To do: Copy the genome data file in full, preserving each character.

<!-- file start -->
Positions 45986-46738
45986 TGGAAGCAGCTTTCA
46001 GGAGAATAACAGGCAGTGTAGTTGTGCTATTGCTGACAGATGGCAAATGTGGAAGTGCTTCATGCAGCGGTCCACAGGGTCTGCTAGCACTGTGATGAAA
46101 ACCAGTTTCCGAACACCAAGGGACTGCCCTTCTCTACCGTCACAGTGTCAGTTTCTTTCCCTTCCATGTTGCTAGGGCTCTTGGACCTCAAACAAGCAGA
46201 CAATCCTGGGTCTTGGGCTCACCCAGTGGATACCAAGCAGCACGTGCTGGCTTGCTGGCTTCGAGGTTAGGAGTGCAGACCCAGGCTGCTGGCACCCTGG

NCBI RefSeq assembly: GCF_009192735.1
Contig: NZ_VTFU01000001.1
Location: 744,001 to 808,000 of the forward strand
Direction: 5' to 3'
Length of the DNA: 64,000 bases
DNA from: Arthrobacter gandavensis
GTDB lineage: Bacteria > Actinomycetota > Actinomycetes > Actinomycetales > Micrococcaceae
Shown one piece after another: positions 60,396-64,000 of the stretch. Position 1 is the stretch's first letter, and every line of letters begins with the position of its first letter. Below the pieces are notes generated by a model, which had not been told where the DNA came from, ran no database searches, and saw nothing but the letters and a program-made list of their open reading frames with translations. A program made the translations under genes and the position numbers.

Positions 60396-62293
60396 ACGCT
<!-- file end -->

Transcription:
Positions 45986-46738
45986 TGGAAGCAGCTTTCA
46001 GGAGAATAACAGGCAGTGTAGTTGTGCTATTGCTGACAGATGGCAAATGTGGAAGTGCTTCATGCAGCGGTCCACAGGGTCTGCTAGCACTGTGATGAAA
46101 ACCAGTTTCCGAACACCAAGGGACTGCCCTTCTCTACCGTCACAGTGTCAGTTTCTTTCCCTTCCATGTTGCTAGGGCTCTTGGACCTCAAACAAGCAGA
46201 CAATCCTGGGTCTTGGGCTCACCCAGTGGATACCAAGCAGCACGTGCTGGCTTGCTGGCTTCGAGGTTAGGAGTGCAGACCCAGGCTGCTGGCACCCTGG

NCBI RefSeq assembly: GCF_009192735.1
Contig: NZ_VTFU01000001.1
Location: 744,001 to 808,000 of the forward strand
Direction: 5' to 3'
Length of the DNA: 64,000 bases
DNA from: Arthrobacter gandavensis
GTDB lineage: Bacteria > Actinomycetota > Actinomycetes > Actinomycetales > Micrococcaceae
Shown one piece after another: positions 60,396-64,000 of the stretch. Position 1 is the stretch's first letter, and every line of letters begins with the position of its first letter. Below the pieces are notes generated by a model, which had not been told where the DNA came from, ran no database searches, and saw nothing but the letters and a program-made list of their open reading frames with translations. A program made the translations under genes and the position numbers.

Positions 60396-62293
60396 ACGCT